Top Five Comic Books of 2012:
- Daredevil (Mark Waid and Paolo Rivera) – Mark Waid pushed aside the grim and gritty tone that has been with Daredevil since the 1980s and went back to the swashbuckling fun of the original character concept. Rivera’s smooth art, which is very reminiscent of David Mazzucchelli, compliments Waid’s efforts and really puts this book on everyone’s To Read pile.
- Saga (Brian K. Vaughan and Fiona Staples) – I picked up this comic because it looked like something different and that’s exactly what I got. It’s one of those fun comic book experiences in that it goes beyond the mainstream and does something totally off-the-wall. I tried to describe it to my friend and fell short, coming up with something like it’s a “sci-fi fantasy with elements of Romeo & Juliet”.
- Batman (Scott Snyder and Greg Capullo) – To me, Snyder’s Batman is the big book that drove the new DC 52. His take captures everything you want in a Batman book and delivers a smart, emotional, and respectful story for such an iconic character. I was also impressed by Capullo’s efforts on this book, as I had always seen him more as a cartoonist, but he’s definitely taken his work to a higher level on this book.
- Wonder Woman (Brian Azzarello and Cliff Chiang) – Azzarello, who I normally find difficult to “get”, has done a great job on the reboot of this classic character along with artist Cliff Chiang. And what impressed me the most with Chiang’s art was the subtlety that he could communicate with what seemed to be such a simple art style. A fun super hero book with its roots in mythology that isn’t afraid of shaking things up a bit to tell a damn good story.
- Aquaman (Geoff John and Ivan Reis) - I’m just as surprised as you that Aquaman made it onto my Top Five list. While there’s a lot of attention for DC’s flagship book, Justice League, Geoff Johns has done incredible things with the King of the Seven Seas. He’s given Aquaman a solid background, grounding him a bit more in his humanity, a great expanded secondary cast, and along with Ivan Reis has produced one of the finest ongoing comic books of the year. Read the rest of this entry
I tell ‘ya, there’s always something interesting to pick up at your local comic book shop on a Wednesday.
Action. Adventure. Mystery. Horror. Drama: super-powered heroes with masks, capes and spandex tights; regular sorts of people making their way in the world, falling in love and then out of it; espionage and the political machinations between government states; speculative, futurist fiction that educates us on today’s prevalent issues; gun-toting schemers and the people charged in bringing them to justice.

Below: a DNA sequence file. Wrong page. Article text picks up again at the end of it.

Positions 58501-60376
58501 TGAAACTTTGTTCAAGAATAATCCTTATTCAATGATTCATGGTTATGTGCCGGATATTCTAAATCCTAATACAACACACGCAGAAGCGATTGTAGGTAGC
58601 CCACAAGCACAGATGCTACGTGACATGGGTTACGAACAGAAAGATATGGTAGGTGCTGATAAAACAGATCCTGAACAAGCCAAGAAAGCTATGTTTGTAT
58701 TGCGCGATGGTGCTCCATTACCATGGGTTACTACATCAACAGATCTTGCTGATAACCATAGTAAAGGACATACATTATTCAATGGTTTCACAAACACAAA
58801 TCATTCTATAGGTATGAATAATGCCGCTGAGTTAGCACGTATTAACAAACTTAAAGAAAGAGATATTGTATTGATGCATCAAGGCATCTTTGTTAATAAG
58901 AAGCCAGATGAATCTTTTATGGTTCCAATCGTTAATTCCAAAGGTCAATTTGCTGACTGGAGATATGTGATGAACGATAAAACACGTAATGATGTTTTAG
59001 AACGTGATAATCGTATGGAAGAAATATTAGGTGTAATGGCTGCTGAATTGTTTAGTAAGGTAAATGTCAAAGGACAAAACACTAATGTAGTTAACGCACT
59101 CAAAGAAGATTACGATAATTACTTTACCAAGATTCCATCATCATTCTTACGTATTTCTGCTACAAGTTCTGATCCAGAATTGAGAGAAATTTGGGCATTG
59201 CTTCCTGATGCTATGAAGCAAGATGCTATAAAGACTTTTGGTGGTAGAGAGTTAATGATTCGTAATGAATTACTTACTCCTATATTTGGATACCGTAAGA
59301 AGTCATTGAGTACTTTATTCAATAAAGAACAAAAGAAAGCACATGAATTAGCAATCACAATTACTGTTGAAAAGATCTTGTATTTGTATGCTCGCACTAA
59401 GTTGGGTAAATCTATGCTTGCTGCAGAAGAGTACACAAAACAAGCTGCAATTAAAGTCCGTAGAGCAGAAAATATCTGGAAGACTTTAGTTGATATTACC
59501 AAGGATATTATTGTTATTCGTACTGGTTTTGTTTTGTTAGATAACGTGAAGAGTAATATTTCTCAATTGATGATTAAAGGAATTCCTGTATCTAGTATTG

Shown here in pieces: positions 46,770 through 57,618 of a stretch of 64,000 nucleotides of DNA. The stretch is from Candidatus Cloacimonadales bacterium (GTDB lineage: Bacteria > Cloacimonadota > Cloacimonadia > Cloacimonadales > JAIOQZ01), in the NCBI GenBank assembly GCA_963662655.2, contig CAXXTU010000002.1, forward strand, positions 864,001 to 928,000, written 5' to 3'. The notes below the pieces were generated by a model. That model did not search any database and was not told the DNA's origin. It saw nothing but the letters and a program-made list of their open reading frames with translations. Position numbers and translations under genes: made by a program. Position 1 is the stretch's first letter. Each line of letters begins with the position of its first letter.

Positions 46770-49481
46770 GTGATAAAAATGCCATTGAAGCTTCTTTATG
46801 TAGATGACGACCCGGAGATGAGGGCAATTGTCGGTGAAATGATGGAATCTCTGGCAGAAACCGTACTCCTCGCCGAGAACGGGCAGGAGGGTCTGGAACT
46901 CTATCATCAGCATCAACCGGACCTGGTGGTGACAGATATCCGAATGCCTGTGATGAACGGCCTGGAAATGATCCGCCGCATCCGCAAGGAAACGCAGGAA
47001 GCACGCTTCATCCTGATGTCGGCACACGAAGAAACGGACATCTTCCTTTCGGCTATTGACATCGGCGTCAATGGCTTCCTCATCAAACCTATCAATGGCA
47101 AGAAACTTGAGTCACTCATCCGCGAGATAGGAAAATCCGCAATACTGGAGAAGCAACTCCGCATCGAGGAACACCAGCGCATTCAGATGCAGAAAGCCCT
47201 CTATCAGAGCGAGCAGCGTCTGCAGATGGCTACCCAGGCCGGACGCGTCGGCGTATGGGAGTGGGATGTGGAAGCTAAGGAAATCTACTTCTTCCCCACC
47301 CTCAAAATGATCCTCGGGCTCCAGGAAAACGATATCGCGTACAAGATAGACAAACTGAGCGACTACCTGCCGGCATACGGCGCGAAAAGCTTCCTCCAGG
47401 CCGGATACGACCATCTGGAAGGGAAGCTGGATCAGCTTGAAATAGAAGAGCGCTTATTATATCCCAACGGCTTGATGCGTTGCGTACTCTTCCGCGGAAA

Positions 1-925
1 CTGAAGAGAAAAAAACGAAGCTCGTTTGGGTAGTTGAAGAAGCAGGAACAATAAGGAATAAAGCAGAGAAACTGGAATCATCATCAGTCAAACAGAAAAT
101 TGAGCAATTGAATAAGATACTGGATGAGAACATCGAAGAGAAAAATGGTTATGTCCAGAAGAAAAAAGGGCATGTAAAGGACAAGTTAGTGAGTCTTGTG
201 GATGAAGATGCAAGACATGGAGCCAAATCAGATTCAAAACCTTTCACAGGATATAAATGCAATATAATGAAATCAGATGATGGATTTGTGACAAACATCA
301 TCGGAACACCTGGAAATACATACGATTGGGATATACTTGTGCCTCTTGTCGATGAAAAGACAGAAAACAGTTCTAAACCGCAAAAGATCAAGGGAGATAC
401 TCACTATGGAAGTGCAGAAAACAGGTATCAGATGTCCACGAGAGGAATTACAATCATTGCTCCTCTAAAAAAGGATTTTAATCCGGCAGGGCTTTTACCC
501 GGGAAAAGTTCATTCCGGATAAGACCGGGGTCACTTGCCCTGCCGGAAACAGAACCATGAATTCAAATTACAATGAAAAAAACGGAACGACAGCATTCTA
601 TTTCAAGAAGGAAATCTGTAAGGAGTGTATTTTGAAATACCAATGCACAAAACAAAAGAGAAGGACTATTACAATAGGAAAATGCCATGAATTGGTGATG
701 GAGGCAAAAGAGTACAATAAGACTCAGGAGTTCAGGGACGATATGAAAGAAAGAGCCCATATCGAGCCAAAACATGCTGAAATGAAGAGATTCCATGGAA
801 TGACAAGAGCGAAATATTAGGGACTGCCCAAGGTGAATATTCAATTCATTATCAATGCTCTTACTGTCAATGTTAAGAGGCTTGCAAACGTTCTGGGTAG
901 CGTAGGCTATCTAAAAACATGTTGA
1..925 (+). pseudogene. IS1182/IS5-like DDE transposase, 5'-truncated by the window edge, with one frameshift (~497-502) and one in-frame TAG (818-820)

Yep. The local comic book shop has them all on a Wednesday.
For some people, that might mean picking up The Boys #72, Garth Ennis and Darick Robertson’s final issue of their treatise on superheroes, celebrity and debauchery!
For others, that could mean hurriedly picking up Batman #14 and finding out what writer Scott Snyder, artist Greg Capullo – and the insanely evil Joker – have really done to Alfred!
For me, Wednesday, November 14 means racing to the local shop and grabbing the critically acclaimed 1999 crime series, Scene of the Crime.
Marvel Comics’ The Tomb of Dracula, by writer Marv Wolfman, artist Gene Colan and inker Tom Palmer, was one of the more underrated, but still perhaps one of the best comic book series of the 1970s. Its mark in comics history goes far beyond an adaptation of everyone’s favorite king of the vampires, as it may have been a turning point for the industry itself when comes to horror, paving the way for the horror comics of today like The Walking Dead. Find out more after the jump.
Every other week, Jason Shayer will highlight an issue or a run of issues pulled from the horde of comic book long boxes that occupy more room in his house than his wife can tolerate. Each of these reviews will delve into what made that issue or run significant as well as discuss the creative personalities behind the work. “Long Box” refers to the lengthy, white cardboard boxes most comics find themselves stored within – bagged, alphabetized and numerically ordered.
Daredevil #208 stands as one of those comic books I’ve read far too many times. I still have the issue I bought off the shelves of the local convenience store. It’s beat-up and its spine is worn, but its all signs that it was a comic book I loved, and still love. Find out why after the jump.
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One of the most well respected artists working in sequential art forum on one of the most beloved comic book character story arcs to ever see print.
If there was only one reason to run to your local comic book shop today, this is it: David Mazzucchelli and Daredevil: Born Again Artist’s Edition.
Please, allow me to gush throughout my explanation.
I can still remember the summer of my thirteenth year. I was part of a group of close friends that bought and read comic books. We weren’t collectors, necessarily. Well, maybe some of us were. What we did do, as I’m sure many kids did, was trade comics with each other. We’d trade ones that we had already flipped through for ones that we really wanted to read. We’d sit on our porches, huddled over our piles of monthly periodicals: Fantastic Four, Batman, Team America, Scalphunter, talk about movies hockey players and offer a random comic book issue for another that enticed.
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